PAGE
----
EV Battery Metals

Over their life cycle, batteries account for a substantial proportion of the environmental impact of EVs. Indeed, materials such as copper, cobalt and nickel to name a few, require extraction from specific, unique and sensitive environments. This can come with social risks linked to mining, including the labor source and conflicts Moreover, even though nickel and cobalt are currently recycled to an extent, the European Commission predicts a cobalt deficit as early as 2025. Consequently, if these metals aren’t returned into circulation, economic growth and environmental values will be compromised.


Lithium in EV Batteries

In the case of lithium, demand is expected to increase by 500% between 2018 and 2050. Additionally, the rapid growth in the use of lithium-ion batteries in EVs has introduced a very large quantity of lithium-ion batteries on the market, which in the near future will become spent. Indeed, with millions of EVs equipped with or powered by lithium-ion batteries, they play an important role in the electrification process and tend to be at the forefront of technology innovations. As a result, options to properly handle the used lithium-ion batteries must include remanufacturing, repurposing, and recycling. By closing the loop and remanufacturing and repurposing the batteries, the materials can be returned back to the value chain, reducing waste and the need for new resources.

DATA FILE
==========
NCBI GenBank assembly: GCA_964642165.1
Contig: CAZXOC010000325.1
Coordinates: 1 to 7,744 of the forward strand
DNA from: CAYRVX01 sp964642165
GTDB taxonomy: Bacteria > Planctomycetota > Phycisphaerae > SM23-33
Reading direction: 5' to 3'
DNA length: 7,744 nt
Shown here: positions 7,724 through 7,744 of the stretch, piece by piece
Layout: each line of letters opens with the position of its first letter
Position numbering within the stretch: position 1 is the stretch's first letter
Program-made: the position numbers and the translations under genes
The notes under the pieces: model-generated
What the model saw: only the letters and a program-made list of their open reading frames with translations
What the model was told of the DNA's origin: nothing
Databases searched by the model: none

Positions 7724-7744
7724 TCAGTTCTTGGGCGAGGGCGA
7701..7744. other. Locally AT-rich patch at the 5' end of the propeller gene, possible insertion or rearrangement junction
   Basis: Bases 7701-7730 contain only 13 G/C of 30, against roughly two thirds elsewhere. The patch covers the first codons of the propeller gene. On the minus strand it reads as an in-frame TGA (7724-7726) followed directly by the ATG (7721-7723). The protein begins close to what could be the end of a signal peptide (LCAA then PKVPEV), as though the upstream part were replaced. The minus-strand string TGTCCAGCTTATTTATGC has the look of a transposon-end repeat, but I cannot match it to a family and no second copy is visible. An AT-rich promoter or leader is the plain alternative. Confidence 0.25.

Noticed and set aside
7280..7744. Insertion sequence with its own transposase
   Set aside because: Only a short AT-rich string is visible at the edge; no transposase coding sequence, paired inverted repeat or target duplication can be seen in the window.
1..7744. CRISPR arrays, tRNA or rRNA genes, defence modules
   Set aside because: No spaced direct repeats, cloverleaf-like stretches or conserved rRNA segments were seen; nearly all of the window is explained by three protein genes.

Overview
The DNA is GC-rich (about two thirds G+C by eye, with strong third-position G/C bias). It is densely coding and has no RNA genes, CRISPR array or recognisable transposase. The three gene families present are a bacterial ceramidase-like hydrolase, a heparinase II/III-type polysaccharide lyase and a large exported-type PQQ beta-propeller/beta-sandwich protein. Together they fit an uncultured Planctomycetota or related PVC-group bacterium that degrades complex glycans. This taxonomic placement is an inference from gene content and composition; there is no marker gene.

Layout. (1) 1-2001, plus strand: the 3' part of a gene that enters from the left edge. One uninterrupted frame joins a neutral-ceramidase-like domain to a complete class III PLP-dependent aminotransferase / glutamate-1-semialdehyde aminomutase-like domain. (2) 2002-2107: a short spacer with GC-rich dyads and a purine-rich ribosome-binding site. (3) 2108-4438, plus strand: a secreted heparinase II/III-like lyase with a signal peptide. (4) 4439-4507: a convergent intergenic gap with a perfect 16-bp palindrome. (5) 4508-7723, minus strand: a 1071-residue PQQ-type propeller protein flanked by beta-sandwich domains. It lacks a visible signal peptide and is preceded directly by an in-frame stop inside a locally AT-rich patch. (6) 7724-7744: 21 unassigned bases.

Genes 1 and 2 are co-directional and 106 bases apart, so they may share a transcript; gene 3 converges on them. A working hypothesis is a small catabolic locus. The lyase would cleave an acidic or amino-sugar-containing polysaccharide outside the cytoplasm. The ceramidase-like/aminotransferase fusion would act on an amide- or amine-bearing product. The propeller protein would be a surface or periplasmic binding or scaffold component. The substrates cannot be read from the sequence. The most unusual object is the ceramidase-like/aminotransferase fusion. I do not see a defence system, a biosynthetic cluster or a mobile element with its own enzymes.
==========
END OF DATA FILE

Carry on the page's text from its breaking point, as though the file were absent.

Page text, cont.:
Becoming Greener with Addionics


With reducing the carbon footprint being one of the EV industry’s main goals to achieve an even more environmentally friendly transportation option, it’s working towards creating a more sustainable future. Indeed, by adopting circular economy principles while sourcing more eco-friendly materials and energy, EV manufacturers are taking many steps towards reducing their carbon footprint. Addionics uses advanced cell design, 3D current collectors, and smarter battery structures to optimize the amount of materials needed. This technology can be integrated into any new or existing battery chemistry, regardless of which battery components are used.


Find out more about Addionics' technology or contact us for collaboration opportunities.